$400 Intel-powered device reported to be coming later this year. Bloomberg reports that Microsoft is going to release a $400, 10-inch, Intel-powered Surface tablet in the second half of the year, in a renewed effort to take on the iPad. This represents a return to a strategy the company has tried before. The original ARM Surface RT and Surface 2 and the Intel-equipped Surface 3 were all attempts to offer a low(ish) priced tablet operating in the same approximate market as the iPad. None saw any great success, however, and the Surface 3 was discontinued in late 2016. The winner in the Surface line has been the more expensive Surface Pro series: Microsoft found a formula that worked with the Surface Pro 3 and has seen steady sales and a proliferation of copycat devices. The problem with Surface Pro is the price: the current-generation Surface Pro starts at $799. This makes it a hard sell for markets such as education, where it's going up against systems such as Apple's new $329 iPad (sold to schools for $299), and various Chromebooks running Google's Chrome OS. Bloomberg writes that the new tablet will break from the Surface line's square styling, instead having a more rounded look, and will use USB Type-C—not the proprietary Surface Connect port—for its charging and syncing. Weight will be around 20 percent less than the current Pros, with battery life of around 9-10 hours. Storage sizes of 64 and 128GB are planned, as is a version with LTE connectivity.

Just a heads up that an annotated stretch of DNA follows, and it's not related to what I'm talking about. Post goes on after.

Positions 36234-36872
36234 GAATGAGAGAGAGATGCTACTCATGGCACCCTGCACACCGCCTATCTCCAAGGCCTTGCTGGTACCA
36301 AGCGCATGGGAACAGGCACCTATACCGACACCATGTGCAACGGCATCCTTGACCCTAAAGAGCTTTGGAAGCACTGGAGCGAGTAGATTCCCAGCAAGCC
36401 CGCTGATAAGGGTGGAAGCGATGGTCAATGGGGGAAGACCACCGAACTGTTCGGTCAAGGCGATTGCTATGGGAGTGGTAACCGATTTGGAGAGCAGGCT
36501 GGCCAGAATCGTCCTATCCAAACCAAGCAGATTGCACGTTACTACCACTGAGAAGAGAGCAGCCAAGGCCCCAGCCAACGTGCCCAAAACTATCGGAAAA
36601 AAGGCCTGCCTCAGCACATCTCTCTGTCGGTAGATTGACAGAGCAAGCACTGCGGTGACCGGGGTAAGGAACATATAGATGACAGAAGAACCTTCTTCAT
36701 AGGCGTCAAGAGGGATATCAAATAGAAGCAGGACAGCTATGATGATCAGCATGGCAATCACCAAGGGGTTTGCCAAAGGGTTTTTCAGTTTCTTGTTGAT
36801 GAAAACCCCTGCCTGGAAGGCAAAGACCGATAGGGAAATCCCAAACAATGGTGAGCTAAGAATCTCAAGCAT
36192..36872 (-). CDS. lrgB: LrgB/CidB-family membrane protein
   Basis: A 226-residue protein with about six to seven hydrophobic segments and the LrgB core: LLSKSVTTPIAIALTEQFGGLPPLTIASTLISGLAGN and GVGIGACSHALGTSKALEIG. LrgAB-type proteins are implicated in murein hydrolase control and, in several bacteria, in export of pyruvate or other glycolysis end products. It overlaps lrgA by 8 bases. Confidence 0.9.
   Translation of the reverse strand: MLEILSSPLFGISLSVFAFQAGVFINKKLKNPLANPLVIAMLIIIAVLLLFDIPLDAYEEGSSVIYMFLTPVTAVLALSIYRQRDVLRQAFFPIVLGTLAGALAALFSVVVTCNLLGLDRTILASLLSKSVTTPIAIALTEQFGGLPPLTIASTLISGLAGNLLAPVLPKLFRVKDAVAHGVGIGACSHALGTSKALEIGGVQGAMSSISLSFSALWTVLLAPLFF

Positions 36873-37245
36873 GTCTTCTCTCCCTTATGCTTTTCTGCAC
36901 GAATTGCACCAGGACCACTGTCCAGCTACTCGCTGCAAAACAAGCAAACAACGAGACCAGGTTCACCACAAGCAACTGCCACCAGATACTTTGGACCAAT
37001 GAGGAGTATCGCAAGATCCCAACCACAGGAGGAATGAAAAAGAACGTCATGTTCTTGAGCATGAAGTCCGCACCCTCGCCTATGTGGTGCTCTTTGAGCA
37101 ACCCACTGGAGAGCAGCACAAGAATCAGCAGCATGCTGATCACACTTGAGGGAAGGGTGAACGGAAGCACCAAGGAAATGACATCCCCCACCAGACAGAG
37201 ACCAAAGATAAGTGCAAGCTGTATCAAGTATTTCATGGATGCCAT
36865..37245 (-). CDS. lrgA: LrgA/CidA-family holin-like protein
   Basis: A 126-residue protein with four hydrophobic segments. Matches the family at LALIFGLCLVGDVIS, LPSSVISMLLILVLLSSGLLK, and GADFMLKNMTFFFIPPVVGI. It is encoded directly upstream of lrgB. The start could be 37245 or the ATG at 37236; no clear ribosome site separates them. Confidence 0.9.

Microsofts always taken a premium approach to its Surface line, showing users what its operating system can do when run on top of the line hardware. Its a model that makes sense for a company with so many ties to third-party hardware manufacturers. But the line thats been so focused on the high-end needs of creative professionals may be getting a budget addition in the near future. According to a new report from Bloomberg, Microsoft is eyeing the end of the year to release a $400 version of the Surface designed to compete more directly with Apples ubiquitous tablet. Of course, many have tried and largely failed to take on the iPad — including Microsoft itself. The company launched the Surface RT half a decade ago, without making much of a splash. These days, the tablet herd has thinned a bit, and Microsoft has established itself as a maker of premium first-party hardware. The new device is said to sport a 10-inch screen, putting it in direct competition with Apples lower-priced iPad. At $400, Microsofts entry would run $70 more than the budget iPads starting price, but would still run considerably less than the $799 Surface Pro. And this being Microsoft, there are expected to be multiple SKUs. The devices reportedly wont ship with a keyboard cover — one of the Surfaces biggest selling points — though theyll all sport a kickstand and feature a USB C port for charging. Microsoft, naturally, wont respond to queries about the device, which is reportedly set for a release in the second half of this year. Given the companys recent push with Windows 10S, the product could certainly make sense as part of the companys push into low priced devices for the education market.